Leakage of the contrast medium was noted on angiograms of a patient whose autopsied brain disclosed typical pathological findings of hemorrhagic infarction. The case was a 63-year old woman with mitral valve failure, who suddenly had loss of consciousness and right-sided hemiplegia. The left carotid angiography performed six hours after onset demonstrated middle cerebral arterial axis occlusion, and the second angiography performed three days after onset displayed recanalization of the initially occluded artery as well as extravasation of the contrast medium. Fourteen days after onset the patient died and an autopsy was performed. The brain demonstrated perivascular punctate hemorrhages in the area supplied by the middle cerebral artery, and neither hematoma nor microaneurysm was disclosed pathologically. A short discussion is given on the possible relationship between recanalization and hemorrhagic infarction. The clinical assessment of hemorrhagic infarction has not been established successfully.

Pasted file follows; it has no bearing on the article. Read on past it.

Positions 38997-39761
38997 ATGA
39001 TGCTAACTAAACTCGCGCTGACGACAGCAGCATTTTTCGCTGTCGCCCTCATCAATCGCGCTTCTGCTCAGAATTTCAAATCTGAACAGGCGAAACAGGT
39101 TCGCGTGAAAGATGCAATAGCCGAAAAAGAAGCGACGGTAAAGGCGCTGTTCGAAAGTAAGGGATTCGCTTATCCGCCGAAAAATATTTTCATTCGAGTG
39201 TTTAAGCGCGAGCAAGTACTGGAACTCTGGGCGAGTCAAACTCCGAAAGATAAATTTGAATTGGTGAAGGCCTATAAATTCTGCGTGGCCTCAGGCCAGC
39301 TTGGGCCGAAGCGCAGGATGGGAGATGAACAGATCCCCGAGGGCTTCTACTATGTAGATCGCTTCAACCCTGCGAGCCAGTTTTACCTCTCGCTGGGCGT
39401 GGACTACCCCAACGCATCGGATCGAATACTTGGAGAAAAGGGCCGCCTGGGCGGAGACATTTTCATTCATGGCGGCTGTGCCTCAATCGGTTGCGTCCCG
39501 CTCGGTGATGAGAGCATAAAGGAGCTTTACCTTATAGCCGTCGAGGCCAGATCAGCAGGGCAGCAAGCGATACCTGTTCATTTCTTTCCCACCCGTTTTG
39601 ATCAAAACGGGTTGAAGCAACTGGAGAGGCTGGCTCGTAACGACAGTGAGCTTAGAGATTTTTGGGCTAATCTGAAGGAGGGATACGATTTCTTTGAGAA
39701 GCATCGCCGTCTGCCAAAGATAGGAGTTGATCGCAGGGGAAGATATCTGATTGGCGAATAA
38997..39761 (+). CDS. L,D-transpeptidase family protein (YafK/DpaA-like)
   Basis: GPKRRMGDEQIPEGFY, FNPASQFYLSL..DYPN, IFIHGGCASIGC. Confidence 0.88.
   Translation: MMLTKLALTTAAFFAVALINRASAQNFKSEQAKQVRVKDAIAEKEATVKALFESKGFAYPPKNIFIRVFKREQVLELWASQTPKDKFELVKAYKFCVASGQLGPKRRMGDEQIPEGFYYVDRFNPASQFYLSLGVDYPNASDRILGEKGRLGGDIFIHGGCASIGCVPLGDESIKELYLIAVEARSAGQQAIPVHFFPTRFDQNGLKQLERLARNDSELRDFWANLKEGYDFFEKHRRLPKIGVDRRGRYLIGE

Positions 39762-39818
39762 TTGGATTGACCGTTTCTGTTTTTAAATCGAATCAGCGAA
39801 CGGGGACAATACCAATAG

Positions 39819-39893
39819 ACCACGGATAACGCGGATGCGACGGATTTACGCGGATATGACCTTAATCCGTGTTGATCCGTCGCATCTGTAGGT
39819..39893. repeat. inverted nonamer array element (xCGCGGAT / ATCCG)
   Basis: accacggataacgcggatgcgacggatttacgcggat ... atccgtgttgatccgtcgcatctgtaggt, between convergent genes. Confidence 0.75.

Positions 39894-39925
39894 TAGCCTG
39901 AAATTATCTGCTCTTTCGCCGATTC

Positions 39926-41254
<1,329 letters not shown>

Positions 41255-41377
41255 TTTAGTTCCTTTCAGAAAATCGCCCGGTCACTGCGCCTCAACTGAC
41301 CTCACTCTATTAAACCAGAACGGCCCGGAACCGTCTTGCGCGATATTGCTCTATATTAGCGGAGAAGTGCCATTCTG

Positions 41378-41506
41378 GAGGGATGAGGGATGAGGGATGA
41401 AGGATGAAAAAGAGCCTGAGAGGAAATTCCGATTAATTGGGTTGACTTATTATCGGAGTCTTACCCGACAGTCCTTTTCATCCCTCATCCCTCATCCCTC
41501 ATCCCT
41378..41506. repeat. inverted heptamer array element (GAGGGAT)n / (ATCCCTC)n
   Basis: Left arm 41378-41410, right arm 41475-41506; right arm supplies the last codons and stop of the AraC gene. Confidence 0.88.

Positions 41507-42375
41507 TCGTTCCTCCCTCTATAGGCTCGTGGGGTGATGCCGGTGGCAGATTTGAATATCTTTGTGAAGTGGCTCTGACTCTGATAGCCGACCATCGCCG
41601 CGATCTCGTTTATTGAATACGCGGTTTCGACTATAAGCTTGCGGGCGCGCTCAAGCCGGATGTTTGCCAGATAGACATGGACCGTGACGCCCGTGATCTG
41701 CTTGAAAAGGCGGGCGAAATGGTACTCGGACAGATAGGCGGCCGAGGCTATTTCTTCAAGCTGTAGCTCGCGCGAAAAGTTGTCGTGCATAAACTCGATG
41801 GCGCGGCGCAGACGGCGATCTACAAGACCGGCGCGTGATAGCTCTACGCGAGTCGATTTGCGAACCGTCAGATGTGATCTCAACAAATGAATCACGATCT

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4/2620. Multiple postoperative intracerebral haematomas remote from the site of craniotomy.

    A postoperative haemorrhage is a common and serious complication of a neurosurgical procedure. It usually occurs at the site of the surgery, but on occasion a postoperative haematoma is found at a distance from the previous craniotomy. Multiple postoperative haemorrhages are extremely rare. We report the case of a 63-year-old woman, operated on for the removal of a supratentorial astrocytoma, who developed in the early post-operative period multiple bilateral intracerebral haematomas without involvement of the surgical bed.